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Boys basketball: Oswego East dispatches Batavia

Oswego East's Kendall Dorsey goes up for basket over Batavia's Luke HortTucker Knox Saturday East Aurora. | Terence Guider-Shaw~For Sun-Times

Oswego East's Kendall Dorsey goes up for a basket over Batavia's Luke Horton and Tucker Knox on Saturday at East Aurora. | Terence Guider-Shaw~For Sun-Times Media

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Updated: February 3, 2013 9:48PM



Shooting a basketball can be one tricky business.

On a night when the shots from the floor wouldn’t fall, Oswego East couldn’t seem to miss a free throw Saturday in the opening game of the Ernie Kivisto Shootout tripleheader at East Aurora.

The result?

The Wolves rode a 25-for-27 performance at the line to claim a 58-53 win over Batavia.

“I wish I could tell you we do that all the time, but we’ve had games we’ve lost at the free throw line,” said Oswego East coach Ron Murphy. “It was good for us to be able to do that.”

It was a night of extremes for Wolves’ leading scorer C.J. Vaughan, who made just two of 14 shots from the floor, which helps explain why his team made just 28 percent (15-54) from the floor, including 15 percent (3-20) from beyond the three-point line. He had 11 free throws, though, and finished with 16 points and seven rebounds.

“When you’re a shooter, you’re gonna have nights like that. You’ve just gotta have teammates pick you up,” said senior forward Kendall Dorsey, who did just that for Vaughan by scoring a game-high 19 points.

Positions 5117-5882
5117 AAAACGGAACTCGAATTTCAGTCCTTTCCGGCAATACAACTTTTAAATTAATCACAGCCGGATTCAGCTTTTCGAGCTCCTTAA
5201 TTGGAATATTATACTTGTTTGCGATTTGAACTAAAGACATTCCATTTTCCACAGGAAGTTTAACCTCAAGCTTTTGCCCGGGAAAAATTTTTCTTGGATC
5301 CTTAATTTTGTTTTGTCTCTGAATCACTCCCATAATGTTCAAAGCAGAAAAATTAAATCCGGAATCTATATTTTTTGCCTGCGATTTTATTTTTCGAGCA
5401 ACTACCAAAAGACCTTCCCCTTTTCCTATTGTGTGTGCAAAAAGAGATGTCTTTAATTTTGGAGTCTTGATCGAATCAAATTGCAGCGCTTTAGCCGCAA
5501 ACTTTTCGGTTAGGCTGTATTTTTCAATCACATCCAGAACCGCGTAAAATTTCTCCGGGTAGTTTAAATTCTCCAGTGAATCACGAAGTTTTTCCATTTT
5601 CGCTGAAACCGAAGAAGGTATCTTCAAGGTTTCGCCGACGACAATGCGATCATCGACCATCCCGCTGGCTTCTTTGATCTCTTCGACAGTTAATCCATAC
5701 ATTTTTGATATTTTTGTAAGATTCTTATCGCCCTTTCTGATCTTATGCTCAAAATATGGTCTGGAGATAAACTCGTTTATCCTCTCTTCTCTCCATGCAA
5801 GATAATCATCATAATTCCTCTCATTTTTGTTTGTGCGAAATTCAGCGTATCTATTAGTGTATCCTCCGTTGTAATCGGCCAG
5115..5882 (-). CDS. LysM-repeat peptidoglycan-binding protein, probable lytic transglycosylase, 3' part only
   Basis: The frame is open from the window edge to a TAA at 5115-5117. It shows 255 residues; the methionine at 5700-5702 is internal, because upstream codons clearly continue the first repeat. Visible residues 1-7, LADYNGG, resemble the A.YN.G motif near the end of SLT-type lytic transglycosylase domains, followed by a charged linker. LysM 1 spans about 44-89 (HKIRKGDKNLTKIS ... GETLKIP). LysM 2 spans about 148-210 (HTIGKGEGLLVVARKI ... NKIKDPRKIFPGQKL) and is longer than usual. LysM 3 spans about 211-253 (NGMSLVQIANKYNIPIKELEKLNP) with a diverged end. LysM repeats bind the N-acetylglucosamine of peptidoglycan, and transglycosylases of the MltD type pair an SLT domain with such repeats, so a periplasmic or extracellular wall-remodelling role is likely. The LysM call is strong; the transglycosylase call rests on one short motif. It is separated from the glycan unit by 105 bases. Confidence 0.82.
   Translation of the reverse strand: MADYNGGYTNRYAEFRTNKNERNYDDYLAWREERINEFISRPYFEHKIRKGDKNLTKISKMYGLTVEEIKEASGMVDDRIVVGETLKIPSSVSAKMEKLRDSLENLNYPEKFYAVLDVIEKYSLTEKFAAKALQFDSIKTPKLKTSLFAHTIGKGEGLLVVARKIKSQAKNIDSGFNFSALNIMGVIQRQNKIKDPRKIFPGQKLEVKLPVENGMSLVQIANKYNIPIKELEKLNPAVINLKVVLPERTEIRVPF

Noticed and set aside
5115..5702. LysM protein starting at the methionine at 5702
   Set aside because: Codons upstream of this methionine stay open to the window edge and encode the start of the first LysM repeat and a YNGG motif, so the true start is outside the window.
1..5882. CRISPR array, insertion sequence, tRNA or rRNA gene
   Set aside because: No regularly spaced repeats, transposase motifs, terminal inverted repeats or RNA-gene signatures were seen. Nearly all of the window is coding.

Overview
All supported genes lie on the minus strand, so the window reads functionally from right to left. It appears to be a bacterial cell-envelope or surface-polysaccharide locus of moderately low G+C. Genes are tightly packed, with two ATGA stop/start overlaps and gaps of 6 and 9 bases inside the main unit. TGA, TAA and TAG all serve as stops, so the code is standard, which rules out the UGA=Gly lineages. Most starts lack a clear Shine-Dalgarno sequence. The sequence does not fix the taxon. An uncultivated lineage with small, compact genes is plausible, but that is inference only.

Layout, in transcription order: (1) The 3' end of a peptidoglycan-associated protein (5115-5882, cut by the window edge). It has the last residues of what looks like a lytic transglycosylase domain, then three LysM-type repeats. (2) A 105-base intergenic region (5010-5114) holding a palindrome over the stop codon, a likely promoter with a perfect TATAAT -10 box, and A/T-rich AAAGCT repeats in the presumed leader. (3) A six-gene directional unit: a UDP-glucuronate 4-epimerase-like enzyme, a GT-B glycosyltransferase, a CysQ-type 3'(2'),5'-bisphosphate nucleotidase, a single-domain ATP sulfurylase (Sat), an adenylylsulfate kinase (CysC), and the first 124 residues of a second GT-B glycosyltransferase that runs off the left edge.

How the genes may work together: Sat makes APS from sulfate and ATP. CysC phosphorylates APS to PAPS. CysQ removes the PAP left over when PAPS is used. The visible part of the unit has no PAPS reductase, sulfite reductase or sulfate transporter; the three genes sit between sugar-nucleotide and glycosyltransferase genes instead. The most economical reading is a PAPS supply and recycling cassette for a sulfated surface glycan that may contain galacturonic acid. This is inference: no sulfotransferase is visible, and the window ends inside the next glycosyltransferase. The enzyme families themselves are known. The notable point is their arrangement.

Dorsey made seven of 12 from the floor, including a 14-footer from the wing with 43.8 seconds remaining that broke a 53-53 tie.

After Nick Craft came up with a steal on the ensuing possession that accounted for the Bulldogs’ 23rd turnover, Dorsey took a pass from Vaughan and drove the baseline for a layup to push the margin to four (57-53) with 18 seconds left.

Vaughan then grabbed a rebound of a missed Batavia shot, got fouled and made one of two free throws with nine second left to account for the final margin. It was the only free throw he missed all night.

“We practice them all the time,” Dorsey said of free throws, “but we usually don’t shoot them this well.”

Both teams are now 9-10.

Batavia opened a 13-9 lead after one quarter but then struggled to take care of the ball, fell behind 22-20 at the break and trailed 36-32 after three quarters.

“They did a great job the last three-and-a-half to four minutes creating possessions, which helped since they weren’t shooting that well,” said Batavia coach Jim Nazos, whose team got 16 points from Micah Coffey and 11 from Mike Rueffer.

“We’ve got to take care of the ball (better) and rebound. Otherwise, you have to play to be perfect on defense.”



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